Pay it off if you want, it's not such a big deal either way in most cases. But I cringe a bit at some of the "reasoning" for doing so.

-ERD50
You have a great point.
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Old 06-29-2021, 05:05 AM   #20
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Costco program rates are around 2.75 - 2.85% for 30 year loans as of this writing. If you go with the mortgage, the principal payments won't change your net worth, so the only expense really is the interest. Do you think you can do better over 30 years with investments than 2.75%? If rates go up, you've locked in a good rate and if they go down you can always refinance. Or pay off the loan. But if debt bothers you then prioritize peace of mind over making money off the potential investment vs mortgage interest difference.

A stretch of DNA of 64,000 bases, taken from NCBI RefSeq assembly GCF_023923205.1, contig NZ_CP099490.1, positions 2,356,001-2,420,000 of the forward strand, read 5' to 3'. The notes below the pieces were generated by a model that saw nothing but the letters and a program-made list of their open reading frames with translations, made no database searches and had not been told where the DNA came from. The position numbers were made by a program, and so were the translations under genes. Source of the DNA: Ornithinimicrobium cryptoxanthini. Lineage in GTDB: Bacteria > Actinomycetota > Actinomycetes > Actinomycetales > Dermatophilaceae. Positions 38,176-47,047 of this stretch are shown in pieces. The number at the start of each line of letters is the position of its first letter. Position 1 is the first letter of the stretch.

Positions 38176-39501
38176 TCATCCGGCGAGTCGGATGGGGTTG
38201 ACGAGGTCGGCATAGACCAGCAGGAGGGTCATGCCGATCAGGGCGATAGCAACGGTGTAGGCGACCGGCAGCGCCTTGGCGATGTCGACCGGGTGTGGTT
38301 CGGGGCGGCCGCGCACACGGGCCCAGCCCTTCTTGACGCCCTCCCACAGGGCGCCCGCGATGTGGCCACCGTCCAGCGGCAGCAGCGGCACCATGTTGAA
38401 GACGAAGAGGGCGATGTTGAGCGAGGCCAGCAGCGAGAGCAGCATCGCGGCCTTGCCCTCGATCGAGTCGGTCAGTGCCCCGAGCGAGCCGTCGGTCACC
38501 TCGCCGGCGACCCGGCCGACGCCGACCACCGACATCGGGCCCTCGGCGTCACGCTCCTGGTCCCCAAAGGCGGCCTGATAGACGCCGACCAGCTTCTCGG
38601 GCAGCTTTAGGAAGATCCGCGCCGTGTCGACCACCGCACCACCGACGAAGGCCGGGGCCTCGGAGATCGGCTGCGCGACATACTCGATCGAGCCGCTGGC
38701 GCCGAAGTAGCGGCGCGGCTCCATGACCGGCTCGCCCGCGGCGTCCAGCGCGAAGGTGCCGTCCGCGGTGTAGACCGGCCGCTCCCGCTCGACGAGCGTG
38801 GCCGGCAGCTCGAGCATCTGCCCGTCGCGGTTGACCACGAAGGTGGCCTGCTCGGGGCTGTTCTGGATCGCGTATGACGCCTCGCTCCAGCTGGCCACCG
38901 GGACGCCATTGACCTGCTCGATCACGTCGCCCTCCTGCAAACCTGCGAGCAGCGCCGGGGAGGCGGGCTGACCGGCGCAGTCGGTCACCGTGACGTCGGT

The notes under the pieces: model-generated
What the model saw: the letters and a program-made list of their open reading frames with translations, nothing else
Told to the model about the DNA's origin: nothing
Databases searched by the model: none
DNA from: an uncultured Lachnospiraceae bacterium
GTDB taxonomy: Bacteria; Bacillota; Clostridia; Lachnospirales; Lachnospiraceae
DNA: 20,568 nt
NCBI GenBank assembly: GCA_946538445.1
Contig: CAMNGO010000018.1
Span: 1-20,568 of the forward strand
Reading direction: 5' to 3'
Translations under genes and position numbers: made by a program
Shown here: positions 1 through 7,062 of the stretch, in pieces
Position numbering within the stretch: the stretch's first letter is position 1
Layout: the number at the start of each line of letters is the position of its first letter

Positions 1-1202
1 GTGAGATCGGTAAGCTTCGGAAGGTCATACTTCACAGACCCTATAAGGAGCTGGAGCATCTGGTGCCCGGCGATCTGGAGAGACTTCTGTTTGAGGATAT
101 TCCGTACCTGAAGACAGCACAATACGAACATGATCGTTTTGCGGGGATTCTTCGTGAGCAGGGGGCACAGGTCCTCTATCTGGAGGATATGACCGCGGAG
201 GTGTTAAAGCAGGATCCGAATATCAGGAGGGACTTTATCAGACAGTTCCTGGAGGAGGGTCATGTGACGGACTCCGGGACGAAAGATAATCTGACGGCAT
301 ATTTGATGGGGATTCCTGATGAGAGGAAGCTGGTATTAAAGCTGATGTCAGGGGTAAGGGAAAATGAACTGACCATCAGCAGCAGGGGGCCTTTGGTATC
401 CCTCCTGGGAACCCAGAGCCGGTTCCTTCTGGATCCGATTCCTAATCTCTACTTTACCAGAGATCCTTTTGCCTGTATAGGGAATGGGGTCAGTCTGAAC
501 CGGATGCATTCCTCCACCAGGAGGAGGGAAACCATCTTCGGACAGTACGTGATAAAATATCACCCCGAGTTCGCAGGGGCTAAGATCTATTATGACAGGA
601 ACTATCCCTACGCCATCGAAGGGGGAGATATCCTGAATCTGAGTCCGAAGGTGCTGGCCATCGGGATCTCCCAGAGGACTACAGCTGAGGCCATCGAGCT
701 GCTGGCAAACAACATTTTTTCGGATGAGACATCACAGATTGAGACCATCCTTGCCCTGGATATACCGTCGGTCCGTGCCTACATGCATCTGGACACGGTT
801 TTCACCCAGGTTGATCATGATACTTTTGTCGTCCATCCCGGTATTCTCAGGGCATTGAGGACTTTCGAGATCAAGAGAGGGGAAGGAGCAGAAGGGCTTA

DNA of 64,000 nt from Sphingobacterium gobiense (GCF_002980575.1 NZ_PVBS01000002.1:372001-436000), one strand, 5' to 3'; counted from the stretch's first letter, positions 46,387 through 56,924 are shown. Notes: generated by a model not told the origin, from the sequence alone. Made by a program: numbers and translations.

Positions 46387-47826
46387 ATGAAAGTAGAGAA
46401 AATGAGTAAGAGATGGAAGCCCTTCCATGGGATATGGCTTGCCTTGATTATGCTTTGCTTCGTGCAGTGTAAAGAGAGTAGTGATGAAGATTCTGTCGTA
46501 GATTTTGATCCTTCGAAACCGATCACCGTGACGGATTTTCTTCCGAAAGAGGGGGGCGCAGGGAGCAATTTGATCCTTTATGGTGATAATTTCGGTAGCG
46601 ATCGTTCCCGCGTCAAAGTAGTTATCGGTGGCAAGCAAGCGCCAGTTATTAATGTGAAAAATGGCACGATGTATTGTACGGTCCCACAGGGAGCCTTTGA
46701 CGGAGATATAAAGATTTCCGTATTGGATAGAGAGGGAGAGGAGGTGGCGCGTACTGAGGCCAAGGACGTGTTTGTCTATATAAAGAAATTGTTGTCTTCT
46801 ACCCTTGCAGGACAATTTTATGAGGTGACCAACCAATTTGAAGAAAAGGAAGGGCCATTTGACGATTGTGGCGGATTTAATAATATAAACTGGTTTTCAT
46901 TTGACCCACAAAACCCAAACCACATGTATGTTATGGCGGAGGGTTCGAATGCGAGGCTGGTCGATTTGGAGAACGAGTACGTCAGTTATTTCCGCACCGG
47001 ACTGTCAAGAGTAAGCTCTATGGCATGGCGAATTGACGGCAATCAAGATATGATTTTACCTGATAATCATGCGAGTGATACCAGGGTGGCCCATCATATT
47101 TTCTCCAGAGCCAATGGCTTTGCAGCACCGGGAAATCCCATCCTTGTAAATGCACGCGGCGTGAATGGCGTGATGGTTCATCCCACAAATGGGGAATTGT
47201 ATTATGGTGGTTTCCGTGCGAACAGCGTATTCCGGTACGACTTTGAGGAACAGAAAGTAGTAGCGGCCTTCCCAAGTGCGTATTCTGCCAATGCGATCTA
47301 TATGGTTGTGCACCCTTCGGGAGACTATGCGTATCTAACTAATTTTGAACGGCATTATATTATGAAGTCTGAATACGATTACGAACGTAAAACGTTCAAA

We are ordering a Manufactured home in Idaho. From what I know, interest rates for those are a little higher, although I don't have any quotes yet. One CU did tell me 3.5%. I haven't checked with the lenders who normally deal with these types of loans yet. Next on my list of things to do. 2.75% would certainly change the picture.